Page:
As part of the myriad modes of communication within the brain, cells can secrete tiny extracellular vesicles, each carrying a cadre of molecules that reflect the cell’s state. Scientists have now devised a method to intercept these vesicular packages within a living mouse. As described in a bioRxiv preprint posted March 12, researchers led by Gagan Deep and Shannon Macauley of Wake Forest School of Medicine in Winston-Salem, North Carolina, used microdialysis to sample extracellular vesicles (EVs) from the interstitial fluid of the hippocampus, even as animals roamed freely in their cages. In a model of amyloidosis, the protein contents of the vesicular packets—particularly those churned out by microglia— varied markedly by age, sex, and the extent of amyloid deposition. Though female mice accumulated twice as much amyloid as their male counterparts, their microglia appeared to release fewer EVs containing fewer proteins. The findings suggest that exosomal contents are tied to microglial function, and might be useful disease biomarkers.
EVs carry a mix of RNAs, proteins, and metabolites that reflect the type and state of their parent cell. A tiny type of EV, exosomes originate from endosomes that fuse with the plasma membrane. Brain-derived exosomes can be found within the cerebrospinal fluid and plasma, and some researchers view them as a potential trove of biomarkers (Aug 2014 conference news). However, it has been difficult to determine how faithfully they reflect ongoing events within different parts of the brain (Jun 2015 news; Jun 2021 news).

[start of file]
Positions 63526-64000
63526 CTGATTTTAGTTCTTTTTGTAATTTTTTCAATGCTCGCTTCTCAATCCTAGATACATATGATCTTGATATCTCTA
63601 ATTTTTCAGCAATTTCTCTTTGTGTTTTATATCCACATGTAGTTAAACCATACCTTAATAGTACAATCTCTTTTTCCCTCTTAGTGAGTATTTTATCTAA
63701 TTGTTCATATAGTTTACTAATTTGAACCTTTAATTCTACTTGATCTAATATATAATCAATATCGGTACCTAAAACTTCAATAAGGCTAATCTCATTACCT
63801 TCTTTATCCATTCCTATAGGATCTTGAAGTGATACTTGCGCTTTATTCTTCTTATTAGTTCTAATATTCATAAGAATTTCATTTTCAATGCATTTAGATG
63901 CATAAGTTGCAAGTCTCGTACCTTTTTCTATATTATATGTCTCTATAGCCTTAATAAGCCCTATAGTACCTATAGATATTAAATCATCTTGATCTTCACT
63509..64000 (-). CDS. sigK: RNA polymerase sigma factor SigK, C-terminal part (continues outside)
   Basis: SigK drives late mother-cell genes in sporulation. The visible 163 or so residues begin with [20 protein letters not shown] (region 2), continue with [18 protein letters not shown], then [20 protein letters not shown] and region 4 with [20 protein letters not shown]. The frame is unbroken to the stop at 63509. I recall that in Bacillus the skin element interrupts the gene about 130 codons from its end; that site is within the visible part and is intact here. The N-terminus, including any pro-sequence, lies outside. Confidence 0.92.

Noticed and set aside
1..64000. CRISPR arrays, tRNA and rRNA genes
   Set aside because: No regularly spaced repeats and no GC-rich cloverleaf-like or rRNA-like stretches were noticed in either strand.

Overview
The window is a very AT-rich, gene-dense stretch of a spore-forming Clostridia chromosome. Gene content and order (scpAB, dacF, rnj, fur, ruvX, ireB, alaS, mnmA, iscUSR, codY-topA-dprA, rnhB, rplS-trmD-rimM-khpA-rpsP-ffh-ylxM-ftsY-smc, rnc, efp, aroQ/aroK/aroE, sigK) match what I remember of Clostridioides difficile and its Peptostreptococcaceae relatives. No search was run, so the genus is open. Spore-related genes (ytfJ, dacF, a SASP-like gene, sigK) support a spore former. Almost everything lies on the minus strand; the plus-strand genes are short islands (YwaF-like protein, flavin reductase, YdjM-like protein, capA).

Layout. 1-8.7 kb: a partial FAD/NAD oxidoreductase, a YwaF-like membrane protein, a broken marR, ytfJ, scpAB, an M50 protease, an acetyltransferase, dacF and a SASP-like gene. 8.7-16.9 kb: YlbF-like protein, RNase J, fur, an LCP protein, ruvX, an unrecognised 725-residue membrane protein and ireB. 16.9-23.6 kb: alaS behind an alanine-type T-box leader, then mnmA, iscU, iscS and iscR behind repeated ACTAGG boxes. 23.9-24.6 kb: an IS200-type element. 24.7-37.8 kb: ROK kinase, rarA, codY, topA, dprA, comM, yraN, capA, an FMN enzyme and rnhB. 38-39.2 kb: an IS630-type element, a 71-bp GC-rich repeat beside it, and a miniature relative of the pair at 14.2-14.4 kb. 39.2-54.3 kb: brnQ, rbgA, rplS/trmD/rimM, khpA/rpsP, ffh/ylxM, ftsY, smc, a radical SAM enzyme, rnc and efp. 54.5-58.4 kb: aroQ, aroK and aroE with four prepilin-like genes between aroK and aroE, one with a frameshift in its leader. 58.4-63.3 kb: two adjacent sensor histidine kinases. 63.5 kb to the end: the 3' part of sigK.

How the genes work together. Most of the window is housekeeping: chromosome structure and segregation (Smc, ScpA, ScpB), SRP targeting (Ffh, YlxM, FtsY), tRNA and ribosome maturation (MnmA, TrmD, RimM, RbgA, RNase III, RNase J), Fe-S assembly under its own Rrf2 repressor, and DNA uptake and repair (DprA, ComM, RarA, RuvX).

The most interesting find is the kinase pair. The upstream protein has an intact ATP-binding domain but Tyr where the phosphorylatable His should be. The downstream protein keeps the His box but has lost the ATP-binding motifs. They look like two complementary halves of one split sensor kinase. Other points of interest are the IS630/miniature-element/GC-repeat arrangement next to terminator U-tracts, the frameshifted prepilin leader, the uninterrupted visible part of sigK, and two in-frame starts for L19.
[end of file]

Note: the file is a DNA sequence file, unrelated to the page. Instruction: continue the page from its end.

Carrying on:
To directly assess how exosomes in the hippocampus relate to age, sex, and amyloidosis, first author Morgan Pait and colleagues used the vivo microdialysis method (image above). The technique has previously been used to study the ebb and flow of proteins, including Aβ, tau, α-synuclein, and ApoE, within brain fluid (Oct 2003 news; Sep 2011 news). The scientists inserted a guide cannula directly into the left hippocampus, through which they inserted a probe equipped with a 1,000kDa cut-off filter. Pumping in artificial cerebrospinal fluid, ISF was slowly collected every 90 minutes over a period of 72 hours as the mice roamed freely, ultimately yielding enough fluid to pellet small EVs, including exosomes, via ultracentrifugation. The researchers then deployed flow cytometry and mass spectrometry to measure the number, size, and proteomes of the EVs. They analyzed EVs from wild-type mice, and from APP/PS1 mice, at 3 and 9 months of age. In the latter, that’s before and after Aβ plaques grew in the brain. Notably, by 9 months, female APP/PS1 mice had around double the load of amyloid plaques as males.
Exosomal Interception. Using a microdialysis probe inserted into the hippocampus, scientists gently pumped in artificial cerebrospinal fluid while extracting interstitial fluid, from which they isolated extracellular vesicles. Mice roamed freely during the sampling process. [Courtesy of Plait et al., bioRxiv, 2023.]
As male wild-type or APP/PS1 mice aged, the concentration of EVs within their hippocampal ISF increased by about two orders of magnitude. For females, the concentration of EVs in the ISF held steady, regardless of age or genotype.
“We were very surprised to see such a strong sex-specific difference in EV concentration with age,” Macauley told Alzforum.